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Painting, aesthetics of

DOI: 10.4324/9780415249126-M048-2
Version: v2,  Published online: 2011
Retrieved July 15, 2024, from

Article Summary

Why care about painting as an art? Does it offer to engage our aesthetic interest in ways that other art forms do not, or does it merely reproduce the aesthetic satisfactions they provide? Most paintings involve both marks on a surface, and something represented by those marks. Some attempts to say what is distinctive about painting concentrate on the former feature, understanding the art as an exploration of the two-dimensional picture plane. Others concentrate on the representational aspect, seeking to find something special about the things painting can represent, or the way in which it achieves this. The most promising approaches acknowledge both aspects, and do so as essential elements in the experiencewe have of painting. One such approach turns on the idea that the configurational aspect ‘inflects’ the representational, so that what we see in the picture itself somehow involves the marks from which the painting is composed. Another sees painting as offering aesthetic values found elsewhere, but in a distinctive form. Taking seriously the idea of our experience of painting also helps us to say something about a set of paintings we are otherwise in danger of ignoring - abstract works.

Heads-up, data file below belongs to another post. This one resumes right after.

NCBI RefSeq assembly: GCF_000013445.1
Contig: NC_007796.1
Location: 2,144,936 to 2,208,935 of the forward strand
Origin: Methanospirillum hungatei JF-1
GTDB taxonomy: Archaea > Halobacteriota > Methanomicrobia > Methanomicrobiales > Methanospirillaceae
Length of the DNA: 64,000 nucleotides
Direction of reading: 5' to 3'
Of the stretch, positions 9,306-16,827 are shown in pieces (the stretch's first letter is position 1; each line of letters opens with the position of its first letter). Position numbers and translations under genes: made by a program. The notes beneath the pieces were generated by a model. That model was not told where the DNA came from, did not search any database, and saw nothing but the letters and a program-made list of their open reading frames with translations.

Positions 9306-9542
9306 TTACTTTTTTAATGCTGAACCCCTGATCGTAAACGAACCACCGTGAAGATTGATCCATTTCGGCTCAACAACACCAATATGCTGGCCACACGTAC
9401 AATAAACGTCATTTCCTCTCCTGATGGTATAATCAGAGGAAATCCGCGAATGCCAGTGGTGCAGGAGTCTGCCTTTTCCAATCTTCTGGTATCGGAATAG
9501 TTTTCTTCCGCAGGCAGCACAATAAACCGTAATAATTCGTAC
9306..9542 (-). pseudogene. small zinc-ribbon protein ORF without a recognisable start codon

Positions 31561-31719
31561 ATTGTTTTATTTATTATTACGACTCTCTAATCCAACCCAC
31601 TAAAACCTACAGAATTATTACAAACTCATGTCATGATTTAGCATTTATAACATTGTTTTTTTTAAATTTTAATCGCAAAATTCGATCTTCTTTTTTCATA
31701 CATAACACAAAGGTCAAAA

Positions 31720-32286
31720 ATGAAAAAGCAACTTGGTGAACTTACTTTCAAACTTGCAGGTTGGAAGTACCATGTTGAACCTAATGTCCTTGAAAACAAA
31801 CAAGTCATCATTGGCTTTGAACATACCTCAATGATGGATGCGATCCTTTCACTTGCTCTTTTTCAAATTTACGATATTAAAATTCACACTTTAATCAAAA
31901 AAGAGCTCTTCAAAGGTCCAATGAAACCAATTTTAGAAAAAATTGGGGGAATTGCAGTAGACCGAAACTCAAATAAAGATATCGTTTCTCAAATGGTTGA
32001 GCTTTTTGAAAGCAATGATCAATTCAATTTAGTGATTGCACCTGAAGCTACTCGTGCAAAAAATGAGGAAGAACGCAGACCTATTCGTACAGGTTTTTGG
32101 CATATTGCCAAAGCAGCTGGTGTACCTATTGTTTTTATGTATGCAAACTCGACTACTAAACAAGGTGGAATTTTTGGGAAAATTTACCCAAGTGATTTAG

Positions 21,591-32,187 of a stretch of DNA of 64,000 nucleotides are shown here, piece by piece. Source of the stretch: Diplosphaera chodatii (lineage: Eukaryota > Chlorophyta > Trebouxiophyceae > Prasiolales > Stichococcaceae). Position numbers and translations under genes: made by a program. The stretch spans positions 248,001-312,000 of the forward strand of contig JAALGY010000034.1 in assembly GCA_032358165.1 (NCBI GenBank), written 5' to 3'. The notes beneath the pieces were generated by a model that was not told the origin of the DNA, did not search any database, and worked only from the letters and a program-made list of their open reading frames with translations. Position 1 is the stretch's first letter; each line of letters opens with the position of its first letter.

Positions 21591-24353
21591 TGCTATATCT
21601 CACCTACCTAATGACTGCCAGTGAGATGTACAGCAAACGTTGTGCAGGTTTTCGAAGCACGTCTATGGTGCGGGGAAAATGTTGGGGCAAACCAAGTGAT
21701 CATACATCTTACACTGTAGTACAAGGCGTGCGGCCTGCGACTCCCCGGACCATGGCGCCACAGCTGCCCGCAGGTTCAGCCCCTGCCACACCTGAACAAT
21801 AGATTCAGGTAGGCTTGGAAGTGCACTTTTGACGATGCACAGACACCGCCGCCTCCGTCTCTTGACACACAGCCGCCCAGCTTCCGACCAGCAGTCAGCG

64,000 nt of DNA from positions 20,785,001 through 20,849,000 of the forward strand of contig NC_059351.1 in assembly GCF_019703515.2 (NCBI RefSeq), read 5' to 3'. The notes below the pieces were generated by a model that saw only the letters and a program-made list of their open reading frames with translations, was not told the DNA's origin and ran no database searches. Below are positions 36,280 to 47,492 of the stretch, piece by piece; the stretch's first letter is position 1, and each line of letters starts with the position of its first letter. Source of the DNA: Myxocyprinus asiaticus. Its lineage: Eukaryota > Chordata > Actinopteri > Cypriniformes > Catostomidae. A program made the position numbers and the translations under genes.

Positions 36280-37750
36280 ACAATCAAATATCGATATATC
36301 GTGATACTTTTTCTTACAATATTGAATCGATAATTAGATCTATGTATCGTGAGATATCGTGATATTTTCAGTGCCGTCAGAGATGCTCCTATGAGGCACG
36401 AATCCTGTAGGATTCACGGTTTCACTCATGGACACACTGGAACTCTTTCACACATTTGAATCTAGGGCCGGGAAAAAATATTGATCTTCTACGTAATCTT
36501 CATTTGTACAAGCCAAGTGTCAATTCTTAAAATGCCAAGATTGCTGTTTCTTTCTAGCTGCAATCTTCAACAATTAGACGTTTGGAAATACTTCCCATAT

Citing this article:
Hopkins, Robert. Painting, aesthetics of, 2011, doi:10.4324/9780415249126-M048-2. Routledge Encyclopedia of Philosophy, Taylor and Francis,
Copyright © 1998-2024 Routledge.

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